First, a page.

What is interesting and what the stories above show is that in many ways the vendor becomes stuck too - trapped in their old business model that has become co-dependent with locked-in customers - so it becomes very hard to overcome the innovator's dilemma and fight the internal battles to make the move to SaaS.

So it seems to me that we are starting to see the same repeating themes over and over again in regards to SaaS and the large enterprise software vendors.
  • A focus on company profits instead of on what is good for customers - and frighteningly often no discussion of the customer at all.
  • Vision limited to developing more and more features to increase complexity and drive maintenance cycles.
  • A pattern of customer-unfriendly price increases, particularly for the single vendor suites, inevitably substituting margin for growth for the vendors.
  • Vendor dependence on customer lock-in and the resultant nearly 100% profit maintenance and support revenue streams.
  • Massive innovator's dilemma issues, structural challenges and internal conflict.
It's going to be so interesting to see how all of this shakes out over the next few years. The new generation of SaaS companies are growing an order of magnitude faster than the old on-premises vendors, all driven by the fact that SaaS is simply better for customers - so this is just going to get harder for the SAP's and Lawson's of the world as time progresses. Will they kill their golden goose in a focus on short term profits, or figure out what the SaaS companies have - that the SaaS model ensures that goals of the vendor are aligned with what is good for the customer - and show that goose some love.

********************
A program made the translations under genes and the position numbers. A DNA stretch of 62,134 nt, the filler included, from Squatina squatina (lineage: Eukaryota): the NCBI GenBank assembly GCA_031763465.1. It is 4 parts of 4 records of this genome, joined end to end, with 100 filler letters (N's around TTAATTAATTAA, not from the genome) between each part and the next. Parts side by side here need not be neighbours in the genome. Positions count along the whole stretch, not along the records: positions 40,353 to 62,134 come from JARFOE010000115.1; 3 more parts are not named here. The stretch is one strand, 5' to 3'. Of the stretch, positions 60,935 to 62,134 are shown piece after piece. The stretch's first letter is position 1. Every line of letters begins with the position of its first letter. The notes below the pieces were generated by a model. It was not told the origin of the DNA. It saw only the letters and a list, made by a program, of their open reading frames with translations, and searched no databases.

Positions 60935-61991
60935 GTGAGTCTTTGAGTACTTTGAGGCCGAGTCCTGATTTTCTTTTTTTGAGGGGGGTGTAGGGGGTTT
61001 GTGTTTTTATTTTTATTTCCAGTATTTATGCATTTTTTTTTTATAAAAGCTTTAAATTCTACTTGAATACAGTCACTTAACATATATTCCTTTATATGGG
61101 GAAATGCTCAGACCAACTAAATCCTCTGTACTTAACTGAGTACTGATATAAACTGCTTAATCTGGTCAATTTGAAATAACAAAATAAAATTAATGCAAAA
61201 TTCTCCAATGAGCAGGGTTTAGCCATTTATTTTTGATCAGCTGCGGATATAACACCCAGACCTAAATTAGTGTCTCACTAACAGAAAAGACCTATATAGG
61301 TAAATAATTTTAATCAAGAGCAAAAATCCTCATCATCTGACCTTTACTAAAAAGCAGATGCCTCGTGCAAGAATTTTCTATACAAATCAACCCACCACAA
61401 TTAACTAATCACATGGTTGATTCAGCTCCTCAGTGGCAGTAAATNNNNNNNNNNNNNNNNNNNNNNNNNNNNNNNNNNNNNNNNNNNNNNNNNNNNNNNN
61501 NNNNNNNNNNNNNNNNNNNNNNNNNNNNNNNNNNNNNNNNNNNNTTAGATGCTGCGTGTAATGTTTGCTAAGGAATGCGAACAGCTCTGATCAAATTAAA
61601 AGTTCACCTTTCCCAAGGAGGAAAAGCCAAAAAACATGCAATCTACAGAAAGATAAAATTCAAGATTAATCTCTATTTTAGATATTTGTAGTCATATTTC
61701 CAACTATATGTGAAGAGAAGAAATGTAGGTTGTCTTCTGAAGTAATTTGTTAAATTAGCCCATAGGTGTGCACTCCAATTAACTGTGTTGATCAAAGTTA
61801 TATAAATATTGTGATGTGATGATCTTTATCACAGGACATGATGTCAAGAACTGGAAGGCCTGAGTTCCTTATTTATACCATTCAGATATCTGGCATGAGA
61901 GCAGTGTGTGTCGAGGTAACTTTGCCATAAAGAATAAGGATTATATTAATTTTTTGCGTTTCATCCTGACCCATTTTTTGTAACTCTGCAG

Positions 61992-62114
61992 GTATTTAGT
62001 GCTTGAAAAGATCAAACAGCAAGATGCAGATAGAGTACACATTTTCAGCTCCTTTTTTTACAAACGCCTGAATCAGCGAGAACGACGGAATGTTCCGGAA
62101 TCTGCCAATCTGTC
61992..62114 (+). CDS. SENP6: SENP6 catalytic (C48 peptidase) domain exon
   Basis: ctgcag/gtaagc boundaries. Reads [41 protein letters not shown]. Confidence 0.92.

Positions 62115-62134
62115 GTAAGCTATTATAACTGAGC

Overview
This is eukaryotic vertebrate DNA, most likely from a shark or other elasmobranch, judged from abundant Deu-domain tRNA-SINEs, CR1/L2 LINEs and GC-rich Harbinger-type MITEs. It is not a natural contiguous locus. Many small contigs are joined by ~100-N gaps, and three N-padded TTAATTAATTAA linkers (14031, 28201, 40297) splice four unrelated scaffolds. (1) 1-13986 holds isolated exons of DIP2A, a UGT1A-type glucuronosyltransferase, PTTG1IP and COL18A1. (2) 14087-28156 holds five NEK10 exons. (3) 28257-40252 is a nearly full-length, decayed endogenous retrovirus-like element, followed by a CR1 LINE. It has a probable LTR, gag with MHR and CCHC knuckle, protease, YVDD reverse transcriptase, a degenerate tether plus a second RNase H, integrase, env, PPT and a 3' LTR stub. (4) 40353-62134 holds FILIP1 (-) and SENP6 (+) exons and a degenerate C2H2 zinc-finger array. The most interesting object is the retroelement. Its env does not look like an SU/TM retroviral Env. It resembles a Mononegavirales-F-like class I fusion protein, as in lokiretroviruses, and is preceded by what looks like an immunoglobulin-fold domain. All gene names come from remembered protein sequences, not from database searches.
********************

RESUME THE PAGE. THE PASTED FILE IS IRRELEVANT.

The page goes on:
How to Boil a Frog - Lawson's CEO Hates SaaS

A remarkable interview was published today on ZDnet, titled Lawson's CEO, Harry Debes, doesn't believe in software-as-a-service (SaaS).

I find it just striking how the CEO of a major ERP company just doesn't think at all about what is good for his customers.

He even compares his own company to a cocaine dealer - his whole thought process is about his legacy business model and how he gets his customers hooked on it. His main complaint about SaaS is that Lawson can't figure out how to make money doing it...

It was going to take us seven to 10 years before we made any money. That's nonsense.

Wow. And it get's even better - he says

Getting signed up as a SaaS customer is fast, but getting out is just as fast. Whereas traditional software is like cocaine--you're hooked. It's too difficult and expensive to switch providers once you've invested in one.